Symrise supplies thousands of mint products as cooling substances and flavors, primarily for toothpaste and other oral care products, but also for desserts and beverages. In addition to nature-identical L-menthol and L-carvone as well as a whole host of mint derivatives such as cooling substances, all of which come from backward-inte­grated production and have made Symrise a global leader in oral care, the company also uses natural mint oils. Sustainably cultivated and processed by partners in the USA, these natural mint oils provide a diverse range of taste profiles. A visit to central Washington state provides insight into the mint industry.


Extending for several hundred meters, the fields are home to a dense network of small plants measuring just 40 to 50 centimeters in height. Though it does not look like much at first glance, as you approach you see hundreds of bees buzzing in the green leaves and light-lilac blossoms – a paradise for insects. And it smells good too. Simply stroking the plants releases the fresh, intensive scent of chewing gum. Spearmint is cultivated on the field near Royal City in Washington state and is used to flavor popular brands of chewing gum and many other products.

Essential oils are extracted from the different varie­ties of mint cultivated here and on hundreds of other fields in Washington, Oregon, Idaho, Nevada and California in the northwestern US. Symrise incorporates these oils into a whole host of products, including desserts, cosmetics and, more importantly, oral care products. “Natural mint can generate extensive diversity in taste,” says Arnold Machinek, turning over one of the leaves to reveal the small liquid bubbles that contain the oil. “This raw material is truly fascinating,” the Symrise flavorist explains. “And here we can take a look at all of the varieties that are important to us, from spearmint and peppermint to wild mint.”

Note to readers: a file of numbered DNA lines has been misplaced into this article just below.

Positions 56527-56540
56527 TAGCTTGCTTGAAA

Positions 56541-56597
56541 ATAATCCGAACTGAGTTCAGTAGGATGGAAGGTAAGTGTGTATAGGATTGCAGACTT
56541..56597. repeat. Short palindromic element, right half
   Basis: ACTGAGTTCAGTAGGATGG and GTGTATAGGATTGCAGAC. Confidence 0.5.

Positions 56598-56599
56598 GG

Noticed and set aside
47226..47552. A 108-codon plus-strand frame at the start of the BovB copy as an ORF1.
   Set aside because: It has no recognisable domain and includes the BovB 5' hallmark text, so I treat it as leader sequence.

The experienced employee completed his chemical lab technician training in the late 1970s and has been with Symrise ever since. He is standing on the third field he will be visiting today, having embarked on a tour of the northwestern US to meet with various suppliers. He visits farmers who cultivate mint as well as the companies that process it to produce valuable mint oils for Symrise. The experience out on the field is important to him, as it allows him to better understand the product he works with on a daily basis. “When it comes to essential oils, it’s often an issue of off-flavors, which refers to the odors we want to keep out of the product,” says Arnold. They compromise the harmonious taste. Flavors like these often develop out on the field, where despite the very best care other plants can grow alongside the mint, with their own essential oils finding their way into the distillation process. Here in Royal City, Arnold is satisfied. The raw material looks very good.

“Natural mint can generate extensive diversity in taste.”

Arnold Machinek
Symrise Flavorist

Jeff Cochran (center) shows Markus Diekmann (left) from Symrise the distillation process in the “mint tub.”

He is accompanied by Markus Diekmann, who is responsible for mint and a dozen other natural substances as a global buyer for Symrise. “It’s true of any raw material: You shouldn’t be dependent on a single source,” says Markus. The two Symrise employees are visiting three of the company’s suppliers: RCB International in Oregon, Labbeemint in Washington and Norwest Ingredients – the founders of which, brothers Terry and Jeff Cochran, are now standing on the field in Washington with Markus Diekmann. “A visit like this is an important part of my work,” says the buyer. “I need to see the companies and get to know the people – and I need to be able to understand how the technical processes work, from the field to the lab and production.” Without that, Markus wouldn’t have the insight he needs to expand the portfolio and negotiate prices.